Smith Brothers 1922

June 21
The “Mail Tribune” reports that “Tourists from Oakland, California reach Crater Lake by auto after battling snow drifts for five days on trip from Klamath Falls.”

June 28
The “Mail Tribune” reports that the “Gateway to Crater Lake” sign on top of the Medford City Hall will soon be illuminated at night.

July 19
The “Mail Tribune” announces that entrants from all sections of the Oregon Coast are slated to take part in a motorcycle run from Medford to Crater Lake.

The new Diamond Lake entrance road is built, replacing the Diamond Lake Trail.

September 26
Will Steel writes a letter to President Harding in an apparent vain attempt to persuade the Government to fully compensate former Lodge owner Alfred Parkhurst for the losses Parkhurst sustained when the NPS foreclosed on his concession contract. “Pardon my interference with matters of state…(but I am impressed) to present you with the following facts for your consideration…My life has been devoted to the development of Crater Lake as one of the greatest international attractions of the country…A high handed crime has been perpetuated by Stephen T. Mather, Director of the National Park Service, aided and abetted by Albert B. Fall, Secretary of the Interior, and a member of your official family for which public sentiment will hold you responsible, unless these criminals are summarily dismissed from the offices they have so conspicuously disgraced…These facts are respectfully submitted to you in the belief that right will prevail.” Very Sincerely Will G. Steel (On March 22, 1923 Sec. Hubert Work responded. Mr. Parkhurst voluntarily sold his interests to the present company…It would seem, under these circumstances, that the matter should be regarded as closed.) Steel added: Is it possible that officials of this government can resort to crime and still be retained in office by this administration?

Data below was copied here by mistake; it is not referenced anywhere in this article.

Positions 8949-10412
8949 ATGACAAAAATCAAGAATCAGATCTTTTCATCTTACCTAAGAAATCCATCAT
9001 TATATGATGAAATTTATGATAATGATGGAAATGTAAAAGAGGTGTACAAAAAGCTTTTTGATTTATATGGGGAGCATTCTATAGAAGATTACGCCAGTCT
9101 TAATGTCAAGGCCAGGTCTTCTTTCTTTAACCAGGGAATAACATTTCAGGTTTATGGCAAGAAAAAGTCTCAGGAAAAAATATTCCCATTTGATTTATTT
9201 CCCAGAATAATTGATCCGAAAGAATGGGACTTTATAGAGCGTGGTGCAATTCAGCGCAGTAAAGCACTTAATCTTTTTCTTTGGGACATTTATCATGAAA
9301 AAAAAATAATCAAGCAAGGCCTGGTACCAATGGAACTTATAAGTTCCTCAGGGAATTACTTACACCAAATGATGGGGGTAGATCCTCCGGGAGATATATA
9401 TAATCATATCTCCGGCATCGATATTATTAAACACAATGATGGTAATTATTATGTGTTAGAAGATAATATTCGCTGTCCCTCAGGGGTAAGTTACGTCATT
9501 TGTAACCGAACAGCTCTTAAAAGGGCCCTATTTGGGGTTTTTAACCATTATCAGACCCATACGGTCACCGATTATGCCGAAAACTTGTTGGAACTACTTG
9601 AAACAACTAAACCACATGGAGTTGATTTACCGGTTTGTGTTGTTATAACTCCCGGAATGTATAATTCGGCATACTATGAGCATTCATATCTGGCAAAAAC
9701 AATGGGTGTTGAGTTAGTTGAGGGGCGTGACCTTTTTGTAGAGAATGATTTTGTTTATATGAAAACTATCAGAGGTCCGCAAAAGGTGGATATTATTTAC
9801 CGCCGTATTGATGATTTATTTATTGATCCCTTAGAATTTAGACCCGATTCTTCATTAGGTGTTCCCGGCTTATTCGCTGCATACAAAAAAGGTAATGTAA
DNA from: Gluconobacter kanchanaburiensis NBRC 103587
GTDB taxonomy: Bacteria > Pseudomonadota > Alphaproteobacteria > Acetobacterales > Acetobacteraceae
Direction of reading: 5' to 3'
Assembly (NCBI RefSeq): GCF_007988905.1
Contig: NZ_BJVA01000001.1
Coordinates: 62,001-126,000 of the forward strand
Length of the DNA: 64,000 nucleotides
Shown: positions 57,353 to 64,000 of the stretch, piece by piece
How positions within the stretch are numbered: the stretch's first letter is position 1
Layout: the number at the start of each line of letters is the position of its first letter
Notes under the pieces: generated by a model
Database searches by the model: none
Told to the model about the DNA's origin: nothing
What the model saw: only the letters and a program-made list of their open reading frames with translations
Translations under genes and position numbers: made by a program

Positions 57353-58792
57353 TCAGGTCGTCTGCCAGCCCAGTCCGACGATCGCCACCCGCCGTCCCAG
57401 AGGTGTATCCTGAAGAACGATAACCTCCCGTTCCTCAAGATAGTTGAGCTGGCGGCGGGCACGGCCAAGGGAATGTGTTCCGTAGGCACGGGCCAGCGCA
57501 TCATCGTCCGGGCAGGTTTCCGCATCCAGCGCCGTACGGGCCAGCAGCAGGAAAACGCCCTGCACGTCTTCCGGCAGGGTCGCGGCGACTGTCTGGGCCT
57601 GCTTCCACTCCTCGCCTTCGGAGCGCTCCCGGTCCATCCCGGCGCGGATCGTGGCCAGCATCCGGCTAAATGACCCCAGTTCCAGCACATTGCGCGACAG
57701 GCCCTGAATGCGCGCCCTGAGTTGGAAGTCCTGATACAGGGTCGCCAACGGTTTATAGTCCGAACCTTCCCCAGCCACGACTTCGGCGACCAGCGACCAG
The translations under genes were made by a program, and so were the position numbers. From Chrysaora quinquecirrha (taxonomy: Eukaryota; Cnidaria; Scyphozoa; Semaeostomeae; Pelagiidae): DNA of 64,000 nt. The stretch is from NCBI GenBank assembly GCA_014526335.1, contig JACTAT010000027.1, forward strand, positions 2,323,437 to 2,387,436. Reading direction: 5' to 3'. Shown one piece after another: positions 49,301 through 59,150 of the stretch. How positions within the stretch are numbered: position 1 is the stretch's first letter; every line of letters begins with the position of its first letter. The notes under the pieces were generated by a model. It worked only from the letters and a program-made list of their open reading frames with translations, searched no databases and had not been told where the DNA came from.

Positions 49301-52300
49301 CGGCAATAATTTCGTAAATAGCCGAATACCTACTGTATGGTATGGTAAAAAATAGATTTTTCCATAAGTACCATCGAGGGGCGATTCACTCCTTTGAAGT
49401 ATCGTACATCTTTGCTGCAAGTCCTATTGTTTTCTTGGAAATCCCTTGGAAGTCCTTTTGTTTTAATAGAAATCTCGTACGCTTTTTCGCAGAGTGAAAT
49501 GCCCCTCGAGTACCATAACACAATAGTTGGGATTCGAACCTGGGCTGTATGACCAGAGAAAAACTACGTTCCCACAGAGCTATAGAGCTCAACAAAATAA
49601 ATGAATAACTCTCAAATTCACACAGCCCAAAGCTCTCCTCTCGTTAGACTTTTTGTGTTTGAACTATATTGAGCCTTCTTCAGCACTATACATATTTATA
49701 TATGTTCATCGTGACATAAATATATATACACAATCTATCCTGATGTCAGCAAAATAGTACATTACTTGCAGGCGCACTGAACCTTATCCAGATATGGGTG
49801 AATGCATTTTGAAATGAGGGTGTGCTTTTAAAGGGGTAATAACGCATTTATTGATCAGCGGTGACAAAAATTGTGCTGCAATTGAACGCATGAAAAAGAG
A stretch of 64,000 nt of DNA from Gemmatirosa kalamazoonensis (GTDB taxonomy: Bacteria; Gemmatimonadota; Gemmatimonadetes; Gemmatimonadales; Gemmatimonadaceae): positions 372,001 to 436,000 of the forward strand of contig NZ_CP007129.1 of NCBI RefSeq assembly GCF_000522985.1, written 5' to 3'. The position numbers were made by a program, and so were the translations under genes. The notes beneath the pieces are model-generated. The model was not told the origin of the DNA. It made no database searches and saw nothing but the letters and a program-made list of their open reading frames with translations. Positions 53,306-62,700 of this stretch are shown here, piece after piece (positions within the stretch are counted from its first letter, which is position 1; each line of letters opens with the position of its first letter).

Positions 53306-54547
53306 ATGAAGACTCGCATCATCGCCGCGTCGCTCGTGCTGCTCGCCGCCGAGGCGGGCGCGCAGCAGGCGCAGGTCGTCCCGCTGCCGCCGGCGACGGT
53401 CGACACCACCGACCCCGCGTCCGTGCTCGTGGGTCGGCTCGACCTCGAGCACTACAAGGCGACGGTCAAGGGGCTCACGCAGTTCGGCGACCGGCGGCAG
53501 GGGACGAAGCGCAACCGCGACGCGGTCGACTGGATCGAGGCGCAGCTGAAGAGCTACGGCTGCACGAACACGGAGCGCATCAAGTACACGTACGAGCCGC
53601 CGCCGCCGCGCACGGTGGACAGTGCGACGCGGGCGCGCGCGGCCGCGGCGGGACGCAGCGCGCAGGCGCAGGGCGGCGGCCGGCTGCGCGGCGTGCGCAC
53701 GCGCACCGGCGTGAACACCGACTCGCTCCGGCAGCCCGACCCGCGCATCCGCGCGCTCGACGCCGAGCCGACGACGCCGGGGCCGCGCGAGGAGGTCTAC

The National Park Service is designated as an official weather observer. The first weather station in the Park was established at Anna Springs soon after the park was established.

A $60,000 expansion of the Lodge begins. ( the West Wing) The last major work done on the lodge for nearly 70 years. The first work done was the opening of a rock quarry. The Lodge will soon have 105 rooms.

25,000 Rainbow Trout and 3,500 Silver Salmon are liberated in the Lake.

2,458.11 acres of private patented land in the park.

Shortly after removing their baby, because of its crying, from their new Lincoln, the Swanson’s car rolled over the Crater’ s Rim near Sinnott Overlook. Mr. Swanson is a barber from Klamath Falls.

The axle from the Lincoln is still lying near the Lake shore, partially covered with pumice, below Sinnott. (story from Paul Herron)

Season Visitation: 33,016

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